The Case for Blogging in the Classroom

My blogging output has certainly suffered as I’ve been finishing up my last semester of graduate school. I’ll be all done December 5th when I take the comprehensive exam to receive a masters degree in Education Policy and a California Administrative Credential.

I thought I might combine my blogging and my graduate work by sharing one of my final research papers, an article on blogging’s role in the school community. I make the case for blogging on three fronts:

  • Home-school communication

Schools are increasingly aware that they need to have a web site to have a public presence on the web. However, the majority of school web sites in a district like Los Angeles Unified are static pages set up by volunteers, experts, and other school outsiders. Often these sites sit without updates for years when teachers and administrators find themselves too busy or too intimidated to update the pages that they did not create themselves. Posting to a blog, however, is as simple as sending an e-mail.

Even in low income schools where many students do not have computers at home, many parents do have access to e-mail via cell phones. If parents subscribe to a blog by e-mail they can easily receive reliable updates and teachers can easily send valuable information as they find it.

  • Student achievement

Blogs in the classroom can replace paper and pencil journal writing, showcase student work, collect student research on a particular topic, or be the format for creative writing. Aside from the novelty of working on a computer, the main advantage of blogging as a writing activity is that online writing has an audience whereas most classroom assignments normally begin and end with the classroom walls and the teacher as the only reader.

  • Professional Development

Professional development often consists of one hour scattershot presentations with little follow-through and even less teacher input. By providing time for teachers to participate in blog reading or writing as professional development, administrators can support self-reflective practice and differentiated instruction tailored to teacher’s needs.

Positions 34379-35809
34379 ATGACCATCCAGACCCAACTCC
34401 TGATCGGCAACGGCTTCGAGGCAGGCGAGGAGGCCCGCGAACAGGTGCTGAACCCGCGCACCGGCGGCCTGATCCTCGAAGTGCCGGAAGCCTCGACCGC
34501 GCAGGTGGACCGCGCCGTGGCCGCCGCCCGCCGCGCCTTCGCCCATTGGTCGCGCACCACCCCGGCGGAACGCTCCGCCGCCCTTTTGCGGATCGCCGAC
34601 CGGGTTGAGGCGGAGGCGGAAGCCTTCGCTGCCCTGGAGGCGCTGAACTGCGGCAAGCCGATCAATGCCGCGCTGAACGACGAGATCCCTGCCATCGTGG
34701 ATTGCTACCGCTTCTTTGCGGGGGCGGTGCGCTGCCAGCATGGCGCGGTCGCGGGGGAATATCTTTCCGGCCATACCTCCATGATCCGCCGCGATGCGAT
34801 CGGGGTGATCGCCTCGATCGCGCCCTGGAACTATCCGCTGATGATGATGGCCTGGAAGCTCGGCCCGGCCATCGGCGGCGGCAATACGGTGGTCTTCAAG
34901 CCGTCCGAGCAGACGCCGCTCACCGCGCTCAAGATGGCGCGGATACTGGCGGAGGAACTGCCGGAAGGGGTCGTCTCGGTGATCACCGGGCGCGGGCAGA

I also address practical concerns like pedagogy, lack of equipment and financing, and student safety.
You can download the entire paper here which includes my references.

An Ideal Language Arts Curriculum

Kevin Hodgson lays out what he considers to be an ideal language arts curriculum.  Please read the entire post.  However, the tenets he puts forth are:

Writing to Learn

Including listening and speaking (as well as reading and writing)

A “Stakes Approach” (Moving from low-stakes like journal writing to high stakes like publishing and performance)

Writing Across the Curriculum

And including technology and multi-media

Teaching Persuasive Writing

When teaching writing it’s important to show students how to do it and show them good examples of that genre of writing.

Our fifth graders recently had to write a multi-paragraph essay on whether or not to support the Revolutionary War from the point of view of the colonists.

To write this prompt well one needs:

  • content knowlege of the American Revolution
  • knowledge of the genre of persuasion
  • writing vocabulary (e.g. drafting, revising, and conventions)

As this writing comes at the culmination of a unit on the revolution, the content knowledge can be built through the story selections.  However, even if students learn everything you want them to about the War and its causes, they will not learn how to write persuasively by osmosis.

Rather than focus on everything at once, we chose to focus on teaching students to write persuasively.

Here’s a list of examples of persuasive writing to examine with students (found via Twitter):

  • Ahlberg, Janet, and Allan Ahlberg. 1999. The Jolly Pocket Postman
  • Caseley, Judith. Dear Annie
  • Cronin, Doreen. Click, Clack, Moo: Cows That Type
  • James, Simon. Dear Mr. Blueberry
  • Orloff, Karen Kaufman. I Wanna Iguana
  • Pak, Soyung. Dear Juno
  • Rylant, Cynthia. Gooseberry Park
  • Stewart, Sarah. The Gardener

Update:  Here are a few others…I Wanna Iguana, Don’t Let the Pigeon Drive the Bus, The Great Kapok Tree, My Brother Dave Is Delicious.